ShelbyGonzalez's Blog

How to build an igloo in 5 easy* steps

*"Easy" as in "doesn't require advanced mathematics", not "easy" as in "any idiot with a pile of snow and a couple of brain cells to rub together could get one up in ten minutes" 

Public domain image courtesy of the NOAA via Wikipedia

I come from a place that elicits igloo jokes from people who aren't from there: Minnesota. "That's like the Arctic, right?" Uh, yeah. I'm going to sic my pet polar bear on you now. 

I've gone ice climbing, hiked in the Boundary Waters in January, and slept outside in February. I've lived in Minnesota for 21.5 of my 23 years. Two of those years were in Duluth, Minnesota, on the north shore of Lake Superior - a city that a Surfing magazine article described as "remote and perpetually frozen", as if it were MacMurdo Station. Yet I have never slept in an igloo.

That said, I do know how to build them. There are five basic steps. Even if you have several people helping -the more people, the better- they will still take a while to complete.

1. Stomp. Stomp down a big circular area of snow. It helps to be wearing skis or snowshoes. This is the footprint of your future igloo. Then stomp down another big area- the quarry, if you will. The snow, by the way, should be at leat a foot deep, preferably much deeper, and packed firm. You might want to let the stomped areas harden for a few hours before moving on to step two. 

2. Cut. Using a snow saw and a shovel, cut rectangular bricks out of the snow. Lots of bricks. Obviously, the bigger the bricks, the quicker the building process will go, but if you cut 'em too big they won't hold together very well. Do what works. If you have more than one person, this step can happen concurrently with step three.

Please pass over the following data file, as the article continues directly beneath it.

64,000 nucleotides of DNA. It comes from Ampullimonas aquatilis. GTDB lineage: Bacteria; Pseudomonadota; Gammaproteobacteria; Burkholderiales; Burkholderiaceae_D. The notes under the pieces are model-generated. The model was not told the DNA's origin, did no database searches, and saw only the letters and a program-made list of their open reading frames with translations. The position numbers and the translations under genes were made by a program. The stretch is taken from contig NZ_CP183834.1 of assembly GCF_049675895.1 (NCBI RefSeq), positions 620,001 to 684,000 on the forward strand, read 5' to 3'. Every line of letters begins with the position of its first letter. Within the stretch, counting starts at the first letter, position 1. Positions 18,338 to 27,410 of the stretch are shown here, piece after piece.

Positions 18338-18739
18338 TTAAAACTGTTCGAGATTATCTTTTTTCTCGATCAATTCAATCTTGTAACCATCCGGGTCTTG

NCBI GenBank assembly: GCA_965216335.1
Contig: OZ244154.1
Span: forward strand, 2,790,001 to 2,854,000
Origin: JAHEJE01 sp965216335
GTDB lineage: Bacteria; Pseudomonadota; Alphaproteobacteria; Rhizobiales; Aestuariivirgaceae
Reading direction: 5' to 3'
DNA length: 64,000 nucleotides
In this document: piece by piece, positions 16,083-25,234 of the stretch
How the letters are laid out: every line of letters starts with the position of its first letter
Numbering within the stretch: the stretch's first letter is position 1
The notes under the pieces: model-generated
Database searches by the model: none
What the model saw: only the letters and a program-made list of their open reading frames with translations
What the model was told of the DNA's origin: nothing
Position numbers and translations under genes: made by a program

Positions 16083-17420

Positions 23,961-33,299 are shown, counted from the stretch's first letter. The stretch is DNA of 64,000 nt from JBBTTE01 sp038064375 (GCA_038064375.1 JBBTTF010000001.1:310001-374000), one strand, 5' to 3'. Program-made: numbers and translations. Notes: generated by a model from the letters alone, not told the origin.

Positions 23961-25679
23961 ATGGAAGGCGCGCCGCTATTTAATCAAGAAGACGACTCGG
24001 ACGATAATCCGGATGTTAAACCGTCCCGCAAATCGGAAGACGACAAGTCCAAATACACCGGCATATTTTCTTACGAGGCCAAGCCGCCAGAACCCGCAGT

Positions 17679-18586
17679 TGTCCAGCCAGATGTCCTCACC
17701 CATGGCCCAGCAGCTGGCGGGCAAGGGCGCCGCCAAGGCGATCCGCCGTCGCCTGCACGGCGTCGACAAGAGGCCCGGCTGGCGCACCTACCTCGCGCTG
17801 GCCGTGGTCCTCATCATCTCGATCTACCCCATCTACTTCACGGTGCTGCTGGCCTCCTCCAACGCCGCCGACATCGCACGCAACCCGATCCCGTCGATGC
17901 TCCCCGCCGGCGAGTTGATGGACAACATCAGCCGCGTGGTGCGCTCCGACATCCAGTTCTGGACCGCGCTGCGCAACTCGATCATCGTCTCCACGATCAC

3. Stack. The actual construction of the igloo is tricky to explain. You have to bevel the edges of each brick in such a way that the whole thing corkscrews upward, resulting in a sort of beehive shape. This diagram is helpful. Make sure it will be big enough to house all the people you're planning to cram into it. Pack any gaps between bricks with loose snow.  

4. Enter. You need a way to get into your igloo. Cut a hole in the side, tunnel in from outside, or combine both as in the picture above.  

5. Ventilate. Do not neglect this step. Using a stick, hiking pole, etc., poke airholes all the way through from the inside to the outside. Poke multiple holes in the top and on the sides until you're positive you won't get carbon dioxide poisoning in your sleep.

Viva la igloo!

 



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